Tag Archive | "natural gas"

Critical Analysis: China and a Clean Energy Future

When Chinese authorities fired up numerous coal-fired power plants in the northern province of Heilongjiang, a dense cloud of smog descended upon the city of Harbin.  As air pollution soared high above what the World Health Organization deems “safe”, schools, airports, and roads shut down.  With winter descending, people are left wondering whether smog clouds will become more common.  Harbin’s smog cloud was not the first incidence of extreme air pollution in China’s cities.  Beijing has become known for its heavy air pollution and garnered world attention last January when off-the-chart levels of air pollution were recorded during what news sources called “airmageddon.”  Although there are several reasons for smog clouds such as those covering Harbin and Beijing, the main culprit is coal, China’s main source of energy.  To stem the pollution problems, and the environmental and society issues that arise alongside them, China has pledged to move away from coal to other, cleaner, sources of energy.

Northern China smog shuts down roads, schools, and airlines. Source: Reuters

Northern China smog shuts down roads, schools, and airlines. Source: Reuters

Globally there is no consensus as to what our energy future should look like.  Ideally, we will move away from burning fossil fuels entirely, but for now natural gas is seen as a good transition fuel.  In the United States, a shift from coal to natural gas has brought about a decrease in carbon dioxide emissions.  China’s pollution reduction pledge includes switching from coal to natural gas, but it will take years, maybe decades, for China to achieve energy changes, similar to those the United States is currently undertaking, due to chronic shortages of natural gas[G1]  in China.  China does not have the same domestic natural gas production levels that are aiding the U.S.  shift to cleaner fuel.  A current boom in U.S. natural gas production is keeping domestic natural gas prices in the United States at a fraction of the prices in Europe and Asia.  This price disparity is leading many to push for U.S. exports of natural gas, which would be an economic boon to the United States while creating a more competitive global market for natural gas.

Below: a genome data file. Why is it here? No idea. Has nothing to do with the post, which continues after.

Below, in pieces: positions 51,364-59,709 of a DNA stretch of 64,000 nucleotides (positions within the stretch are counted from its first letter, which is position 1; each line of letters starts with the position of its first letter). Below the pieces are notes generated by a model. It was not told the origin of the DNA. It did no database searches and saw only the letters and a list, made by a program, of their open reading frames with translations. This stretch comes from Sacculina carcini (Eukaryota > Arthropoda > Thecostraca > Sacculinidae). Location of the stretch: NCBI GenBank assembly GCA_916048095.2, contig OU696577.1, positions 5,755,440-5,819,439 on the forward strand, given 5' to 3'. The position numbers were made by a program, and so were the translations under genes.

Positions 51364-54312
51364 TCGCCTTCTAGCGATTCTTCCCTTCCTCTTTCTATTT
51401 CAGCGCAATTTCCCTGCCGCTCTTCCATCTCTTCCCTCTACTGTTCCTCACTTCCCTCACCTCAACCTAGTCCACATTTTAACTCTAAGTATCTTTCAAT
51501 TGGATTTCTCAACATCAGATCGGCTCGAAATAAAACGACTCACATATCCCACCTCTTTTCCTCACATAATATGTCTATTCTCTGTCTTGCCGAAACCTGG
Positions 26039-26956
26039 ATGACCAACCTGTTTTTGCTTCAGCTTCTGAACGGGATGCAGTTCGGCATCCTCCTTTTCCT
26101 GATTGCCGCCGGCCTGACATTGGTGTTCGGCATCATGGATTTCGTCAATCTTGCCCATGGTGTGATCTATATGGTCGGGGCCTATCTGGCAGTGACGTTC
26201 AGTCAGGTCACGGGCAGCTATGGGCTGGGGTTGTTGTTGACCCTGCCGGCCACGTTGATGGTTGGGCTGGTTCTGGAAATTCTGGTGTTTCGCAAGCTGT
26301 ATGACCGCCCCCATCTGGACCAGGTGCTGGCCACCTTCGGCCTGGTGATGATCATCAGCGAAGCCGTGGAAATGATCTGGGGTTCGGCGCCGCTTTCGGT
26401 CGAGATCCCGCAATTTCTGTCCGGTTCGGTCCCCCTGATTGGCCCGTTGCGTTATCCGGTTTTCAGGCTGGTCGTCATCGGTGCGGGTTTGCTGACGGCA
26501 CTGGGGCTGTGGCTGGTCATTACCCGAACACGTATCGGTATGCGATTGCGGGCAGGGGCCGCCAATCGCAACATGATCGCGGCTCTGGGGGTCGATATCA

Energy security and politics go hand in hand.  This week the Guardian newspaper declared that Russia and Ukraine are inching closer to a “gas war.”  Russian state energy giant Gazrom has demanded swift payment by Ukraine of $882 million in gas debt.  Some say this demand is politically motivated by Russia’s displeasure with Ukraine creating closer political ties with the European Union.  The pipelines running through Ukraine help supply Europe with natural gas, so political squabbles between Ukraine and Russia could jeopardize Europe’s gas supplies.  Should the United States begin exporting natural gas, the increased economic competition could alter the political relationships between countries that have grown up around current gas supplies.

Natural gas is not China’s only option for a cleaner energy future.  In addition to pledging to increase use of natural gas, China has also pledged to increase the use of renewable sources of energy, such as solar and wind power.  Moving away from fossil fuels is something many nations share in energy development.  Japan recently began a project to construct 140 offshore wind turbines by 2020 to add to the nation’s energy supplies in light of rising oil prices and concerns over nuclear power.  Japan’s new turbines are expected to create the same amount of energy generated by a nuclear reactor.  The United Kingdom recently gave the go-ahead to a new nuclear power plant, the first to be built in a generation.  China currently has seventeen nuclear power plants in operation and dozens more under construction.  Although nuclear power carries many concerns, increases in this energy source could also reduce the air pollution blanketing China’s cities.